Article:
Sagas & Legends
Of king Eric and Egil.
King Eric heard the concluding words of Egil that he spake last at the Thing, and his wrath waxed hot. But all men had gone weaponless to the Thing, therefore the king attempted no attack. He bade his men hasten to their ships, and they did as he bade. Then, when they came to the strand, the king summoned his household Thing, and told them his purpose.
'We must now,' said he, 'untent our ships and row after Arinbjorn and Egil, and this I will have you know, that we will take Egil's life if we get the chance, and spare no man who shall stand up for him.'
After that they went aboard, made all ready as speedily as might be, and pushed out the ships and rowed to the place where Arinbjorn's ships had been. These were now all gone. Then the king bade that they should row after them northwards by the sound. And when he came to Sogn-sea, then there was Arinbjorn's company rowing in towards Sheeping-sound, and thither the king turned in after them, and he came up with Arinbjorn's ship in the inner part of Sheeping-sound. At once the king made for it, and they exchanged words. The king asked whether Egil was in the ship. Arinbjorn answered.
'Egil is not here,' he said; 'that, O king, thou mayest at once see. Here on board on none but those whom thou knowest; and Egil will not be found down under the benches, though thou shouldst seek him there.'
The king asked Arinbjorn what he knew latest of Egil. He said that Egil was on a cutter with thirty men, and they took their way out to Stone-sound. Then the king told his men to row by the inner sound, and shape their course so as to meet Egil.
There was a man named Kettle Hod; he was of king Eric's guard, an Uplander by family. He was pilot on the king's ship, and steered the same. Kettle was a tall man and a handsome; he was near of kin to the king. And 'twas generally said that he and the king were like in appearance.
Now Egil, before going to the Thing, had had his ship launched and the cargo put on board. And after parting with Arinbjorn, he and his went their way to Stone-sound, till they came to his ship, which lay there afloat in the haven with tent overspread. Then they went up aboard the ship, but the cutter rode beside the rudder of the ship between the land and the ship, and the oars lay there in the loops.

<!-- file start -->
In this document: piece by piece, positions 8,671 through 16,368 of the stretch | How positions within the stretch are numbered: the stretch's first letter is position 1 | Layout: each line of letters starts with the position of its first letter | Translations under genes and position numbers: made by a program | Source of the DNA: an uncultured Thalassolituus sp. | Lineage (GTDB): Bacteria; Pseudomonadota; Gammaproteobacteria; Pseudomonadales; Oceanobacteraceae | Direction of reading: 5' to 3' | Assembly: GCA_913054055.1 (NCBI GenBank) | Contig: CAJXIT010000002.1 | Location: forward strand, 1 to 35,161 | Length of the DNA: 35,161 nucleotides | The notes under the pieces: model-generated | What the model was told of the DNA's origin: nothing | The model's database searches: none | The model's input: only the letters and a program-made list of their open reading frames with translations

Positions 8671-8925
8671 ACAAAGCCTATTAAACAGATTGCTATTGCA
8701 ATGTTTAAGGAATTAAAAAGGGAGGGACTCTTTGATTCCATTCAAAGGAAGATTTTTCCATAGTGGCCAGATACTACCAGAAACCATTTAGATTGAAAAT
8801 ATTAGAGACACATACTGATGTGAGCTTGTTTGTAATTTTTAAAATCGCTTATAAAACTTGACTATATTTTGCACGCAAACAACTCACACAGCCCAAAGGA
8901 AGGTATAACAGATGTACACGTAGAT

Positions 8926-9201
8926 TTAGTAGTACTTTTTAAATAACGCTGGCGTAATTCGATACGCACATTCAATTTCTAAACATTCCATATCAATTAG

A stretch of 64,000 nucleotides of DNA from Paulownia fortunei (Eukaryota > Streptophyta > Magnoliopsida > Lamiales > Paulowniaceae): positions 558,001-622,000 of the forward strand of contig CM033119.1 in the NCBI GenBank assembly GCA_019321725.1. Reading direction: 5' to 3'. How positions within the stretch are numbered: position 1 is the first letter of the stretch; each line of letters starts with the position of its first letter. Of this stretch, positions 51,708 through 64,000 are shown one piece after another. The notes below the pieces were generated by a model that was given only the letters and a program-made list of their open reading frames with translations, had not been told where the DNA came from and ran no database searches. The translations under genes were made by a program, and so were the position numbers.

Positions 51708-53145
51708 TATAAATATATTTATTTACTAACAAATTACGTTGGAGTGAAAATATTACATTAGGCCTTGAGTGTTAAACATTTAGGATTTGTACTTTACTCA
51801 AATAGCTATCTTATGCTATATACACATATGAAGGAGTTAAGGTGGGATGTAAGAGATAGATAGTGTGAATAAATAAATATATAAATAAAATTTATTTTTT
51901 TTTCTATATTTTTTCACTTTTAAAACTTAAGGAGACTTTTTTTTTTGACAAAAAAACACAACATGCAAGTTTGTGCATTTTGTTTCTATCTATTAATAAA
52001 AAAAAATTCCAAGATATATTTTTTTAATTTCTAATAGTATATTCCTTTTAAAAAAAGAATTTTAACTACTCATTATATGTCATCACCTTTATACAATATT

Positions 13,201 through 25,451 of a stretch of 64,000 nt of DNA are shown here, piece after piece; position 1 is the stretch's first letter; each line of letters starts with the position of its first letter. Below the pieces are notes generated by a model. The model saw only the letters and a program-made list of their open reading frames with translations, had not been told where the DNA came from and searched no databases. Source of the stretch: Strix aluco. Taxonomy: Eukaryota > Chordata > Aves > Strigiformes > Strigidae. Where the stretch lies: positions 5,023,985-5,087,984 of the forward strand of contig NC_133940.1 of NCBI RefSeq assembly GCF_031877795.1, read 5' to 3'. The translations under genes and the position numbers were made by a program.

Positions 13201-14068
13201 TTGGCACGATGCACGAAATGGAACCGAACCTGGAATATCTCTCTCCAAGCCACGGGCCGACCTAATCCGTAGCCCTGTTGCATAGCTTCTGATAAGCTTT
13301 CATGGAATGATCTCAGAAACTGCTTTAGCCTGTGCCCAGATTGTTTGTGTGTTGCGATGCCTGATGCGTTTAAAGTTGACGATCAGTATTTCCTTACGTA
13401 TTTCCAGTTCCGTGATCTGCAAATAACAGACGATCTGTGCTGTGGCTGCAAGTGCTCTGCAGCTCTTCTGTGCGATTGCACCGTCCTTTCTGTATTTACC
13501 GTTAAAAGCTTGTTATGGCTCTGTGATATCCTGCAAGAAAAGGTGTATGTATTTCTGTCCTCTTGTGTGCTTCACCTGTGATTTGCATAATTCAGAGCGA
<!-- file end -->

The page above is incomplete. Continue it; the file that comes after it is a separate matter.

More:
Next morning, when day had hardly dawned, the watch were aware that some ships were rowing for them. But when Egil saw that it was an enemy, he stood up and bade that they should leap into the cutter. He armed himself at once, as did they all. Egil took up those chests of silver which king Athelstan gave him, and bore them with him. They leapt armed into the cutter, and rowed forward between the land and the long-ship that was advancing nearest to the land; this was king Eric's ship. But, as it happened suddenly and there was little light, the two ships ran past each other. And when the stern-castles were opposite, then Egil hurled a spear and smote in the middle the man who sat steering, Kettle Hod to wit, and at once he got his bane. Then king Eric called out and bade men row after Egil and his party, but as their vessels ran past Egil's merchant-ship, the king's men leapt aboard of that. And those of Egil's men who had been left behind, and not leapt into the cutter, were all slain who could be caught, but some escaped to land. Ten men of Egil's followers were lost there.
Some ships rowed after Egil, but some plundered the merchant-ship. All the booty on board was taken, and the ship burnt. But those who rowed after Egil pulled hard; two at each oar, and they could even so take the rowing by turns. For they had no lack of men on board, while Egil's crew was short, they being now but eighteen on the cutter. So the distance between them lessened. But inside of the island was a shallow sound between it and other islands. It was now low water. Egil and his rowers ran their cutter into that shallow sound, but the long-ships could not float there; thus pursuers and pursued were parted. The king then turned back southwards, but Egil went north to seek Arinbjorn. Then sang Egil a stave:
'Wakener of weapon-din,
The warlike prince, hath wrought
(Where I escaped scot-free)
Scathe on our gallant ten.
Yet sped my hand a spear,
Like springing salmon swift,
That rushed and Kettle's ribs
Rent sore with deathful wound.'
Egil came to Arinbjorn, and told him these tidings. Arinbjorn said that he could expect nothing better in dealing with king Eric. 'But you shall not want for money, Egil. I will make good the loss of your ship, and give you another, in which you can well sail to Iceland.' Asgerdr, Egil's wife, had remained at Arinbjorn's while they went to the Thing. Arinbjorn gave Egil a good sea-worthy ship, and had it laden with such things as Egil wished. This ship Egil got ready for sea, and again he had a crew of about thirty men. Then he and Arinbjorn parted in friendship. And Egil sang:
'Requite him, righteous gods,
For robbery of my wealth!
Hunt him away, be wroth,
High Odin, heavenly powers!
Foe of his folk, base king,
May Frey and Njord make flee!
Hate him, land-guardians, hate,
Who holy ground hath scorn'd!'
Next: CHAPTER LIX. King Eric slays his brothers.